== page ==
Everyone talks about the vintages that produced the finest wines, and why wouldn’t they? Delicious and quite often worthy of deep-time in a cellar, they are the wines enjoyed and spoken of throughout the decades. Then there are the forgotten years, the vintages that saw terrible weather at the worst times, whose wines were all but written off as times passed. The worst years can still produce fantastic wines, when produced by houses that understand how to deal with what their dealt, and come out shining regardless of the conditions.
This series will be dealing with the vintages in Burgundy of fame, and infamy, with the best producers for that year – enjoy!
In these segments we have spoken of poor growing seasons, during these periods, a house is forced to come to terms with either being a steadfast, unshakable force in the world of wine, or a winery that tries it’s hardest but unwittingly keeps itself from greatness .A terrible year separates the common from the extraordinary, and 1977 was one of those years.
1977 was yet another entry in 70’s that had seen unspectacular weather. The decade had seen a break in its bad luck in 1976 (but we’ll get into that another day), and the hope for another hot dry season was dashed by one seeing an almost ungodly amount of rain – nearly every single day in July. August started off well enough, but a series thunderstorms ended that fairly quick.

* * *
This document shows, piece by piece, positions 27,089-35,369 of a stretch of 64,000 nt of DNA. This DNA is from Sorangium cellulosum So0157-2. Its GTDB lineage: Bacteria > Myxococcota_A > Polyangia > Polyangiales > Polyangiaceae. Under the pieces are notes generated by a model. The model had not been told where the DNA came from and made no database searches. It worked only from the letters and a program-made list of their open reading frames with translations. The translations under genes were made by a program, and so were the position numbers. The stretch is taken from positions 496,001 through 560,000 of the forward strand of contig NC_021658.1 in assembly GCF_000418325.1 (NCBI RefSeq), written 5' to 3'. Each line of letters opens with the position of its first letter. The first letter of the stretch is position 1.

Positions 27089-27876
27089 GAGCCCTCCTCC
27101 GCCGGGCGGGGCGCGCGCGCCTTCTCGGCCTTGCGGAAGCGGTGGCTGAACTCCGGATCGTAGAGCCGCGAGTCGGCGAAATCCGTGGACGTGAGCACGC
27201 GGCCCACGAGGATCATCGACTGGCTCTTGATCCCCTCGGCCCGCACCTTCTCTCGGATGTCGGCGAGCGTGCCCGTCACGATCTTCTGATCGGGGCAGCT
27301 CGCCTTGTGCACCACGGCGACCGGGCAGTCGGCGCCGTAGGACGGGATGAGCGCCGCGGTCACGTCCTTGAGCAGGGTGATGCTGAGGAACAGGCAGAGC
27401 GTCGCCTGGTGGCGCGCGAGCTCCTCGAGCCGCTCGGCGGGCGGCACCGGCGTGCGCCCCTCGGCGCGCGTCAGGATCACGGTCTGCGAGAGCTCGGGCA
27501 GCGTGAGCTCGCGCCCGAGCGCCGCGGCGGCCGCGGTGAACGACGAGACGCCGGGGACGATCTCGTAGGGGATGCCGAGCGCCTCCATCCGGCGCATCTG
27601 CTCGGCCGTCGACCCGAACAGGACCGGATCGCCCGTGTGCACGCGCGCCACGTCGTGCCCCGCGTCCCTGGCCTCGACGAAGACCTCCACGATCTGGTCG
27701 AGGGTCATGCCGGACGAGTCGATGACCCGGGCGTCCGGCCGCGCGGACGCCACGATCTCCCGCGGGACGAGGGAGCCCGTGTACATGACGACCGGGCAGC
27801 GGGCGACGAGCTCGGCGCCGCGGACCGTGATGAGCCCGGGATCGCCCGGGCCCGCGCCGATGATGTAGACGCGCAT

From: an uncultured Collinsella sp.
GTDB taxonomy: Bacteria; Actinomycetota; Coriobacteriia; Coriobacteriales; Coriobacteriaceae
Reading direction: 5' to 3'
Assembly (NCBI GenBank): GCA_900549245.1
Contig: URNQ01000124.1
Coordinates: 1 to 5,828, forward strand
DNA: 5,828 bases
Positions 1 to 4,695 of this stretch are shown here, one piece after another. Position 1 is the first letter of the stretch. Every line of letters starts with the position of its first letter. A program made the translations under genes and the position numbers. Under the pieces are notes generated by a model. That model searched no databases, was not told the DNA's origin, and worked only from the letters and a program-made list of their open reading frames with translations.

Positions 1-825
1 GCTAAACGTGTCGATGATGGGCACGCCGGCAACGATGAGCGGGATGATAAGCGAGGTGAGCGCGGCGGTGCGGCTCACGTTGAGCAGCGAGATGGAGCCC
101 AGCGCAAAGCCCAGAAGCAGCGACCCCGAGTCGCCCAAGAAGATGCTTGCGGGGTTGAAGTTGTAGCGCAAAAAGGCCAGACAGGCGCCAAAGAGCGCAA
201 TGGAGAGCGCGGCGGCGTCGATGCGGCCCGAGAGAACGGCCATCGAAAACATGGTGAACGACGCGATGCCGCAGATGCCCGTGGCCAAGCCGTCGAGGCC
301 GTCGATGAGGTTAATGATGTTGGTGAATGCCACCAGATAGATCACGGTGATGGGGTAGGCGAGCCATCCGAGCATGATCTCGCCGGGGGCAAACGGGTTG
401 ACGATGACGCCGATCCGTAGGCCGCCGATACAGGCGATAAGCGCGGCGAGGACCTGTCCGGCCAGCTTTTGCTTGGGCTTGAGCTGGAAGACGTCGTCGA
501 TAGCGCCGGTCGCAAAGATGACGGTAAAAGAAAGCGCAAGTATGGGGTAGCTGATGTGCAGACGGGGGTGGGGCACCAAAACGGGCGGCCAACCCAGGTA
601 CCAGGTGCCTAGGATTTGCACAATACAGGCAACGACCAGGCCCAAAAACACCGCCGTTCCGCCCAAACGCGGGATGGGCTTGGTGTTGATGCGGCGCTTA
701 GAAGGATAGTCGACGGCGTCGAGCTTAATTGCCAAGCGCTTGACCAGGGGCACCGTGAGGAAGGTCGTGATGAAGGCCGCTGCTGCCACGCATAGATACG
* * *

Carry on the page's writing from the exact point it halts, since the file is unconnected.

Some decent weather came at last in September, leading to a late harvest in the first week of October, this was enough to make some passable wines, but these had ZERO agability.
There is nothing from this vintage worth seeking out, but the two most notable of this year are Bouchard & Fils with their offering from Chambolle-Musigny, and Domaine Romanee-Conti (DRC) with their Echezeaux, Romanee-Conti Grand Cru, La Tache Grand Cru Monopole, and of course, Richebourg Grand Cru. Once again, do not bother looking for any of these, not to drink anyways.
Drinking a fine wine from Burgundy is always something special, make sure you are drinking them at the proper temperature. For whites, 52° is best, with reds rising up a few digits at 56°, and as always, don’t forget the Avintage DIVA line of wine refrigeration cabinets for all your wine storage needs. For more information, visit us at www.frenchcornercellars.com, or call at +1 (833) 839-4637.